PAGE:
Dreaming Beyond AI

Dreaming Beyond AI is a multi-disciplinary and collaborative web-based project bringing together artists, researchers, activists, and policymakers to create new narratives and visions around AI technologies. The project aims to enable understanding of the impact AI technologies have on inequity, and questioning mainstream AI narratives as well as imposed visions of the future.

I spoke to Nushin Yazdani, Raziye Buse Çetin and Iyo Bisseck about their approaches to visualizing different aspects of AI and the challenge of imagining plural and positive visions of our future with technology.

Alexa: How would you describe “Dreaming Beyond AI” in your own words?

Iyo: Fluidity.

Nushin: Liquidity.

Nushin: Maybe also: Making the interdependencies visible, going away from this top-down, either-or. That’s what we’re aiming for: The pluriverse of ideas, visions, and narratives.

Buse: The process of collaboration is also something that we paid attention to and thought about how we can do it differently. We thought about how can we embody the values we are preaching, like intersectionality, and inclusivity, against patriarchal white supremacist work culture that is focused on productivity and past record of institutionalized success. We have been lucky enough to receive support for this project. I have been invited by Nushin to the project although I  had not been involved with projects at the intersection of tech & art before; so when we were choosing our collaborators and artists we also asked how can we extend the same values and trust, how can we minimize our attachment to patriarchal, capitalist parameters of “success” and “reliability”?

Alexa: That was also my impression, that it’s less than a website and more like a platform that invites people to contribute…

Buse: I am a bit cautious with the word “platform”. I mean we’re still using this term but trying to find another, similar to a “container”, a “space”, a recipient for people to come together in a way that makes their work, contributions, stories, and standpoints visible.

Nushin: The wish or idea for us is – I can speak for the whole group I think – this is not something that we only invite people to but that people can also approach us with their ideas and their wishes. We can make it, as Buse said, like a container, so everybody can fill it, not just us. Not in a kind of exclusive way but more everybody is invited to contribute.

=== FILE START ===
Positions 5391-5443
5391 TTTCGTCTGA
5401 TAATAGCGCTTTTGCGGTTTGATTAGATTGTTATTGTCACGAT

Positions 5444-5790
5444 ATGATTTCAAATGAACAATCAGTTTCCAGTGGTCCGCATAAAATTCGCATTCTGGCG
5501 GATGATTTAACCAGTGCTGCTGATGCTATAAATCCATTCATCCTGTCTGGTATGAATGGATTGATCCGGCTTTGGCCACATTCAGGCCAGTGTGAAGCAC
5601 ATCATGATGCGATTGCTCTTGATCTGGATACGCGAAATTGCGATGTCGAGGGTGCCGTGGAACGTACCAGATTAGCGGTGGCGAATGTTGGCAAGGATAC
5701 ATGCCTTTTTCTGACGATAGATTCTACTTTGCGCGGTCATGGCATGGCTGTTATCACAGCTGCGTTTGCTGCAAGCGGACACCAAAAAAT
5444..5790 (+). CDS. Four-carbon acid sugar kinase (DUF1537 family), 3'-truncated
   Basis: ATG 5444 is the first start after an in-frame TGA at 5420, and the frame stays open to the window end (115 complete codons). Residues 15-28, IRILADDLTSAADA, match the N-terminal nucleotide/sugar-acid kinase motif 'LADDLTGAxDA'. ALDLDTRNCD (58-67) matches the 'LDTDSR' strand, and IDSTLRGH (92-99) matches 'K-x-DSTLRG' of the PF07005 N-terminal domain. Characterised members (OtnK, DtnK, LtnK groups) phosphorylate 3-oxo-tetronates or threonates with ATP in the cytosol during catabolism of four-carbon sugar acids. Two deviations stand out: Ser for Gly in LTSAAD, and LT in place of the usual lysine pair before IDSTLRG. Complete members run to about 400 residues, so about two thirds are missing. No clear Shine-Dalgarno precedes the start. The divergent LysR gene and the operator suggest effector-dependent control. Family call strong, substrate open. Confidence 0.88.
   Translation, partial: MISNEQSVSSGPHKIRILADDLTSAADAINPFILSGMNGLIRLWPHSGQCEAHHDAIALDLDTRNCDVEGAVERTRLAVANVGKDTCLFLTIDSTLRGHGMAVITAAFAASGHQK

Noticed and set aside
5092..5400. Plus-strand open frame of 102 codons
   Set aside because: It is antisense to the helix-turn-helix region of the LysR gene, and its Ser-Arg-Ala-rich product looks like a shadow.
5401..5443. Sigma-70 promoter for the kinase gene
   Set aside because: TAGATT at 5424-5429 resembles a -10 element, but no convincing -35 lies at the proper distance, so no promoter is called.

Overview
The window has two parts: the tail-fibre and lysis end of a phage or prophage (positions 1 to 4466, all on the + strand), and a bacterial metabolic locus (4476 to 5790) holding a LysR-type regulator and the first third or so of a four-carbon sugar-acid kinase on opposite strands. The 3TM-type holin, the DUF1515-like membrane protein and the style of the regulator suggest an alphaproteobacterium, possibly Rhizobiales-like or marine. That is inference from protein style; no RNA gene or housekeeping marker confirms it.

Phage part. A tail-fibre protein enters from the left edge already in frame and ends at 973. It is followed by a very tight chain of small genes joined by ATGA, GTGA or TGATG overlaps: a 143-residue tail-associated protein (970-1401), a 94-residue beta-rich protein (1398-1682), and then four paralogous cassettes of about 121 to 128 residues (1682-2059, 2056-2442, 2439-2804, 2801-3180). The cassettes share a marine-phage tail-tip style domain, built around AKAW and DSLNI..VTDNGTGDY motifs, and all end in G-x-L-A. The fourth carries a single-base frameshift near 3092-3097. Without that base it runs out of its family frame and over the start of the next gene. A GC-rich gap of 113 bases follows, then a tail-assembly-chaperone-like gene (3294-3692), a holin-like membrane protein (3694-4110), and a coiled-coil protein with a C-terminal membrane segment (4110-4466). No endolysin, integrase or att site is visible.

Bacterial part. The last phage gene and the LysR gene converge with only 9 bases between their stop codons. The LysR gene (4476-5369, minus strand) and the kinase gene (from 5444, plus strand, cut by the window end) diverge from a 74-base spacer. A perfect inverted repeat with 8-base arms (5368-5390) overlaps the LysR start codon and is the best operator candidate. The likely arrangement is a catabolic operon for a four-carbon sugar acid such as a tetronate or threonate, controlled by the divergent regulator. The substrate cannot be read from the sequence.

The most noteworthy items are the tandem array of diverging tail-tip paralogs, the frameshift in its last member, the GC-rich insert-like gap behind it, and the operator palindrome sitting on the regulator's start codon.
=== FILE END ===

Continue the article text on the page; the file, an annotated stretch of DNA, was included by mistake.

Alexa: I am intrigued by this “container” term, it appears a lot, also as kind of a metaphor for technology in general. Compared to this idea of technology as a stick, a weapon, this tool thingy – the opposite would be the container. There is this sci-fi author, Ursula LeGuin. You told me that her essay “The carrier bag theory of fiction” from 1986 was one of the foundational inspirations for the project. Could you tell me more about how it matters to you?

Ursula Le Guin
Picture of Sci-Fi author Ursula Le Guin (by: Marian Wood Kolisch, Oregon State University,CC BY-SA 2.0, via Wikimedia Commons)

Buse: Of course! Ursula LeGuin says that maybe the first technology that we had was not a weapon but a recipient, a carrier bag in which we could collect our things, because we were living as nomads, going from place to place. What is a more important invention than this?

We thought that this approach is missing when we talk about technology in the sense of “go fast and break things” and “disrupt” and aggressively change the market, predict and optimize, etc. We need to come back and go deeper into creating space for other visions.

Scene from “2001 - A space odyssey” - The monkeys found a bone and start hitting each other
Scene from “2001 – A space odyssey” – The monkeys find a bone and start hitting each other

When we think about what is considered a technology, I feel it’s very much gendered and intertwined with capitalism and this myth of weapons. If you look at the most developed AI applications it’s in the domain of the military. The military applications of technology basically drive where technology is going overall. And I go into a little bit of a spiritual realm with this but for me it also makes me think of masculine and feminine energy. Not in the sense of gender but maybe like “yin and yang” in Eastern spiritual traditions. In the sense that one is outwards looking and outwards going, achieving, going to Mars, etc. While the other is mostly… magnetic, receptive, and reflective, and creates nothingness but space within that nothingness… nurturing like nature, the Earth, and similar archetypes.

Alexa: When you said the words “magnetic” and “receptive” and “fluidity” I really felt the links to the visuals! These concepts are very well reflected in the designs. What was the process of transforming the visual concepts into the actual design and 3D graphics?

Iyo: It was a bit complicated because we wanted our design to be accessible in a way. The real question was how to create an experience while still letting the opportunity for people that are not comfortable with technology just try it. We talked about relationality and ll the things being related and connected. We wanted to avoid the image of the brain to represent AI because it lacks the potential for transformation. I talk about fluidity because we really like the water as a way to be one at the moment and alone at another moment, and have the possibility to connect and disconnect and see it through time.